|Titre :||International differences in patterns of cannabis use among youth: Prevalence, perceptions of harm, and driving under the influence in Canada, England & United States (2019)|
|Auteurs :||E. WADSWORTH ; D. HAMMOND|
|Type de document :||Article : Périodique|
|Dans :||Addictive Behaviors (Vol.90, March 2019)|
|Article en page(s) :||171-175|
|Discipline :||EPI (Epidémiologie / Epidemiology)|
Thésaurus TOXIBASECANNABIS ; COMPARAISON ; ADOLESCENT ; PREVALENCE ; PERCEPTION ; CONDUITE DE VEHICULE
Thésaurus GéographiqueCANADA ; ANGLETERRE ; ROYAUME-UNI ; ETATS-UNIS
Introduction: Cannabis is the most widely used illicit substance in the world. An increasing number of jurisdictions have legalized medical and non-medical cannabis; comparisons across jurisdictions can help evaluate the impact of these policy innovations. The current study examined patterns of cannabis use among youth in Canada (CA), England (EN) and the United States (US). At the time of study, non-medical cannabis use was prohibited federally in all three countries; however, medical cannabis was accessible with varying restrictions in CA, EN and most US states, while non-medical cannabis was legal in four US states.
Methods: Data come from an international online survey conducted in July 2017 (n = 12,064). Youth, aged 16-19, were asked about cannabis consumption, perceived access to cannabis, perceptions of harm, and driving after cannabis use. All estimates represent weighted data.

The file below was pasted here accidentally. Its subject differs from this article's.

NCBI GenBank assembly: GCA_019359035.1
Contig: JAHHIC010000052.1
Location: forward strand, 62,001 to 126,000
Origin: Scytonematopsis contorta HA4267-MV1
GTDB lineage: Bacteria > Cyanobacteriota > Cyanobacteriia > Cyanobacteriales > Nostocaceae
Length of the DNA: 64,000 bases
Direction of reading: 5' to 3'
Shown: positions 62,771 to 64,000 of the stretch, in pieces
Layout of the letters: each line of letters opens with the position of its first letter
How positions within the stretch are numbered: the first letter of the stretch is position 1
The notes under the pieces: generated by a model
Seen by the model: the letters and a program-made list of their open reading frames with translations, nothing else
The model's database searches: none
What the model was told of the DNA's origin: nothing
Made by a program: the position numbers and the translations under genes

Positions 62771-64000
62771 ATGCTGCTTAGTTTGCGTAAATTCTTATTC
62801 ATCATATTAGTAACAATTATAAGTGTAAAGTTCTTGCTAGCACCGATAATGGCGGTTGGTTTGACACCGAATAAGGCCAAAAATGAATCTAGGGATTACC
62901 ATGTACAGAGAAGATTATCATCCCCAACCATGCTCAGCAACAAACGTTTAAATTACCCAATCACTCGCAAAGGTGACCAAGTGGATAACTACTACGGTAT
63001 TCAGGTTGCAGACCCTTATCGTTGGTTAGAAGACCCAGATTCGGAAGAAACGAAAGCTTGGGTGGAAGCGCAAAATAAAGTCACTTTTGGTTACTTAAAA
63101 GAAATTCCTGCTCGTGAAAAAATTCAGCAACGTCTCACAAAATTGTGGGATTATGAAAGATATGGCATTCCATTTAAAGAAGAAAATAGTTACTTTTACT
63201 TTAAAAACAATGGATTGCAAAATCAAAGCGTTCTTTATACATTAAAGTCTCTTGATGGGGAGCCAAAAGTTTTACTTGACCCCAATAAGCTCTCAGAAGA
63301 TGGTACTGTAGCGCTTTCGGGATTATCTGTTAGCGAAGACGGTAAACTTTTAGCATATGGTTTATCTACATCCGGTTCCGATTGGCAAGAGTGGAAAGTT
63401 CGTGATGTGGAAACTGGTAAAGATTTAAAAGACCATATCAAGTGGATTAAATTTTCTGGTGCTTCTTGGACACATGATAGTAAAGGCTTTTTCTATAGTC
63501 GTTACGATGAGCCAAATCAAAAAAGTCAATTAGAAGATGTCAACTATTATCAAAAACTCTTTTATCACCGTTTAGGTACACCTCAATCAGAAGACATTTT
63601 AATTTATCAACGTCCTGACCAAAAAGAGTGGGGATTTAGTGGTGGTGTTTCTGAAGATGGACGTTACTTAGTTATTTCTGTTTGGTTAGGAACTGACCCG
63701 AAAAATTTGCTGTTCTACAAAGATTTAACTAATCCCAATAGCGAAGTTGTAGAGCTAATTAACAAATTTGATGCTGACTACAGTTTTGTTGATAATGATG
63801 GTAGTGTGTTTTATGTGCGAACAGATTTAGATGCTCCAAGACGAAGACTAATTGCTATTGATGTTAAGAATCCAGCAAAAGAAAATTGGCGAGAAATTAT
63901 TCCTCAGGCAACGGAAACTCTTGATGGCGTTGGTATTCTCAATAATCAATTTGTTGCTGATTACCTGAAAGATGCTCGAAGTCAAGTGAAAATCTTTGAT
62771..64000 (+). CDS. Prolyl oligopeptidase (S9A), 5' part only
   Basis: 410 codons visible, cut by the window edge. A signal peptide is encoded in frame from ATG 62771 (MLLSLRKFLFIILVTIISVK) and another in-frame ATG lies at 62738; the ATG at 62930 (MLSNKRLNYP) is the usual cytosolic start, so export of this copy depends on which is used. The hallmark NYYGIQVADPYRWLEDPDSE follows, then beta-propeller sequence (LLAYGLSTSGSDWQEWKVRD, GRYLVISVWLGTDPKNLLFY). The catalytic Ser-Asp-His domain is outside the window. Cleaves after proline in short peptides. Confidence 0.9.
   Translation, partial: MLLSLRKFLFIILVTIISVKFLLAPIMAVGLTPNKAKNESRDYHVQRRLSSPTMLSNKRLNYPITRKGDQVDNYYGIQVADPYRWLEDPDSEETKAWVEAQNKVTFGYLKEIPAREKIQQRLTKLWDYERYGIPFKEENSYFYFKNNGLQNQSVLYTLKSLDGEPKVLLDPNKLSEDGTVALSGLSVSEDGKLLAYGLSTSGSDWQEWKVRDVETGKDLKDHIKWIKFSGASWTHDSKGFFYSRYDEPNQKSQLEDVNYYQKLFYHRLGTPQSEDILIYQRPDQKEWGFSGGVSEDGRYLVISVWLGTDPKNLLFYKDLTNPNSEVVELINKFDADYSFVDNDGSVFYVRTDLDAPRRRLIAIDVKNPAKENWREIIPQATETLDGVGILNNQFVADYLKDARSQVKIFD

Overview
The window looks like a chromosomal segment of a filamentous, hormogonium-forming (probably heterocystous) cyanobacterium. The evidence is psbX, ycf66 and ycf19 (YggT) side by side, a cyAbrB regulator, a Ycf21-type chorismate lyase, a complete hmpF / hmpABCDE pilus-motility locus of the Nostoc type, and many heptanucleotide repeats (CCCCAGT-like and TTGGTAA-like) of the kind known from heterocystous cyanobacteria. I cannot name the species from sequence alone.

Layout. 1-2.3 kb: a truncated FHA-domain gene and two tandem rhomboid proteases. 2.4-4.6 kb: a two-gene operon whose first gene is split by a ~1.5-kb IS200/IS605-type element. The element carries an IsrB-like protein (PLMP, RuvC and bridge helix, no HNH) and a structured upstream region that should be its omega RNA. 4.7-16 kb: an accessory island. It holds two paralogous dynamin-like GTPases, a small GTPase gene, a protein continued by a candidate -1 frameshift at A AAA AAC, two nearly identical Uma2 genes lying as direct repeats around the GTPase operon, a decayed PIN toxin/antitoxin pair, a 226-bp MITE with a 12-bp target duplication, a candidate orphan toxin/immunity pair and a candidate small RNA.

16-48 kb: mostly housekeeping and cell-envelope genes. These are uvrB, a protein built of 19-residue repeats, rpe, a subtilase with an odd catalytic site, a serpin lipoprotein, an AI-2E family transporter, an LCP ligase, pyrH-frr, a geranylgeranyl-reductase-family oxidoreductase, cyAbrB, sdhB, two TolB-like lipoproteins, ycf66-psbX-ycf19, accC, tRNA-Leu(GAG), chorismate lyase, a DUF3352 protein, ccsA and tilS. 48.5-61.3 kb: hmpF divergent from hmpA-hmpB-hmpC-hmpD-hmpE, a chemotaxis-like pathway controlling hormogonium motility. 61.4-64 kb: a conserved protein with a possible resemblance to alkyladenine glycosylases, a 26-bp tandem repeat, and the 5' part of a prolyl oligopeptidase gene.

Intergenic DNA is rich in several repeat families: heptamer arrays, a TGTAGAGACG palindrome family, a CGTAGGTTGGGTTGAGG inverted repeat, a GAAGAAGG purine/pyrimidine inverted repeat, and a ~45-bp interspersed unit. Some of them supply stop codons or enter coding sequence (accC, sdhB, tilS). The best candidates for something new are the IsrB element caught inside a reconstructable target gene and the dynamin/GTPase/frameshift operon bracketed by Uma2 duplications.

Results: US youth were more likely to report more frequent cannabis consumption, easier access, lower perceptions of harm, and higher rates of driving after cannabis use than CA and EN youth. CA youth reported more frequent consumption, easier access, and higher rates of driving after cannabis use than EN youth.
Conclusion: CA and US youth had higher prevalence of use, easier access, lower perceived harm and higher driving rates after cannabis use in comparison to EN. These differences may reflect more permissive cannabis policies in CA and US, as well as pre-existing trends. Future waves of the international cannabis study will examine trends over time within the same countries after cannabis legalization in CA and additional US states.
Study examines patterns of cannabis use among youth in Canada, England and the US.
Substantial differences between CA, EN & US in perceptions and prevalence of use.
Differences may reflect permissiveness of cannabis policies as well as pre-existing trends.
|Domaine :||Drogues illicites / Illicit drugs|
|Affiliation :||School of Public Health and Health Systems, University of Waterloo, Waterloo, Ontario, Canada|